In grade school, long before "best friend forever" was a three-letter acronym, I made a new best friend, Cathy Mitchell. We both shared a love of swings and cafeteria burritos, and that was enough to spark a deep friendship which continues to this day. Kids make friends effortlessly, but as we get older, making friends gets harder.
One of my friends moved from Oregon to Pennsylvania a few months ago. Recently, she told me that, while she is happy with the new job that took her there, she was sad about her lack of friends. She missed having girlfriends to meet for a cup of coffee and some conversation. Coincidentally, I had just borrowed "MWF Seeking BFF: My Yearlong Search for a new Best Friend," by Rachel Bertsche, from the Ashland library. I promised my friend that in a week I'd be full of suggestions.
The book chronicles Bertsche's experiment in meeting potential friends after moving to another state, and thus away from her close friends, to marry her boyfriend. Bertsche went on 52 different "girl dates," trying everything from book clubs to cooking classes to friend rental websites (yes, you can rent friends). Along the way, she makes some new friends, scares off some potential friends and learns a thing or two about herself.
I love the whole idea of someone seeking out friends with methodical gusto, and I admire Bertsche's willingness to put herself out there and risk seeming silly or desperate. It's a difficult and ambitious thing to decide to make friends. She does get rejected, but she also meets a lot of nice and interesting women, some of whom do become her friends.
I also liked Bertsche's candor and self-awareness. She frets about what to wear, and worries that she seems pitiful or pushy, but finds that some potential pals had the same worries about themselves. After several dates, she realizes that she's not a very good listener. She has a habit of following a friend's story with a similar one of her own. Though she means well, and is trying to show that she can relate, it sometimes sounds like one-upmanship. Bertsche realizes after several awkward conversations that what the other person needs isn't a comparison, but a sympathetic listener.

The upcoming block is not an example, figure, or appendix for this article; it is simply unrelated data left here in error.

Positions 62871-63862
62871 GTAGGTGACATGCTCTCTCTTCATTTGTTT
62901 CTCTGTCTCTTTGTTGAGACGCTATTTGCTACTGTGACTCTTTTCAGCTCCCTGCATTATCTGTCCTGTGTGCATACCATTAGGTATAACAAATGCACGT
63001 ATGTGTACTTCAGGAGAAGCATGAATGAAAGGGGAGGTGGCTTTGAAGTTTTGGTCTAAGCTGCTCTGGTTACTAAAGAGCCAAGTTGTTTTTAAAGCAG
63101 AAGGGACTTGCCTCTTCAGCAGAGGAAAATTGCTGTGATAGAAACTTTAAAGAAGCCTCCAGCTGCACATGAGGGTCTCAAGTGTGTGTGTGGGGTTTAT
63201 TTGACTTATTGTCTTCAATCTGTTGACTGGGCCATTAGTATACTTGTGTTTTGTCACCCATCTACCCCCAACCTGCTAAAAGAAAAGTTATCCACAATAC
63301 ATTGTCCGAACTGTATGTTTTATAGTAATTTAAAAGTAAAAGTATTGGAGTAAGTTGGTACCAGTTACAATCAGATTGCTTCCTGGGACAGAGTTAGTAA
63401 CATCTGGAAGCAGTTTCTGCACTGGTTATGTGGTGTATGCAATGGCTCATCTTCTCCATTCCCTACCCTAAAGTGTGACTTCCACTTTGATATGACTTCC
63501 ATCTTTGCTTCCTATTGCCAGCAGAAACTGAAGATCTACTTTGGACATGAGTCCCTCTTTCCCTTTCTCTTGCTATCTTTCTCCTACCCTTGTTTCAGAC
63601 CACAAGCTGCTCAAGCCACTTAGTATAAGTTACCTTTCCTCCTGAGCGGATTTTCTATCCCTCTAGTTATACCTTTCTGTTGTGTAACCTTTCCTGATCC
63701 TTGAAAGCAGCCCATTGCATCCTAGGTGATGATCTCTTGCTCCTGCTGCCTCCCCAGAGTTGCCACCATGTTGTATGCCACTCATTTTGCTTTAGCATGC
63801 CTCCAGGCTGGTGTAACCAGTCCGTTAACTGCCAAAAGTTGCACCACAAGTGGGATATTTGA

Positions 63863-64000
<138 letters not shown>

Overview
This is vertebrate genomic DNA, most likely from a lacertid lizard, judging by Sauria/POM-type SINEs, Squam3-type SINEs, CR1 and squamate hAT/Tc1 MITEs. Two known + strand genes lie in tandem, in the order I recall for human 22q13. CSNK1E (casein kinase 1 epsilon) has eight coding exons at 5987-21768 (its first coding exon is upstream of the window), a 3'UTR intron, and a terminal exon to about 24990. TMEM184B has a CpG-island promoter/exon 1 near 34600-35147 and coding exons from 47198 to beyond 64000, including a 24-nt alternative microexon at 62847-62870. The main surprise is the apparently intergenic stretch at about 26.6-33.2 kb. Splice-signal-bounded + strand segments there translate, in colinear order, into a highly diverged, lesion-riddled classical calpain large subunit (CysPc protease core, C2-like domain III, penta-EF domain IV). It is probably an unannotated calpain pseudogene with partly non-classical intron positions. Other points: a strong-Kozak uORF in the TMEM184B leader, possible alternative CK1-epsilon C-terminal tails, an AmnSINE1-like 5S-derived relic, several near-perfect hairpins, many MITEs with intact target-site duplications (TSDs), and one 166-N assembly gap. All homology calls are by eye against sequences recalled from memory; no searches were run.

While I enjoyed parts of the book, I had a hard time relating to Bertsche, who is in her late 20s, comes from a privileged background, and has no kids. Her childhood friends had summer homes and went to fancy camps. She also has a lot of time for sushi lunches, yoga classes, and far too much television. The book is overloaded with references to various TV characters and the wisecracking friendships she envies in shows such as "Sex in the City," "Will & Grace," "Dawson's Creek," and some I may be too old to have heard of.
A few of Bertsche's unsuccessful encounters are truly funny. For example, she meets an athletic young woman with well-sculpted arms and can't stop looking at them. Finally, the potential friend embarrassingly points out that Bertsche has failed to make eye contact with anything but her arms.
Even when the friendships don't pan out, no one she meets is ever mean or unpleasant. They just realize that, for various reasons, the friendship isn't going to work. These "failures" are lessons in themselves and reminders that it is OK to ask someone to be a friend. The worst case scenario is that it doesn't work out. As Bertsche writes, "Everyone likes friends. Not everyone is willing — or motivated — to make them, but they're not put off by your desire to hang out, they're flattered." Reading this, I made a mental note to tell my friend in Pennsylvania to just go for it, ask someone out for coffee or flat-out tell her you are looking to make a friend. At worst, she'll say no, but it is more likely she'll say yes, and that's a good start.
Angela Decker is a freelance writer in Ashland and can be reached at firstname.lastname@example.org.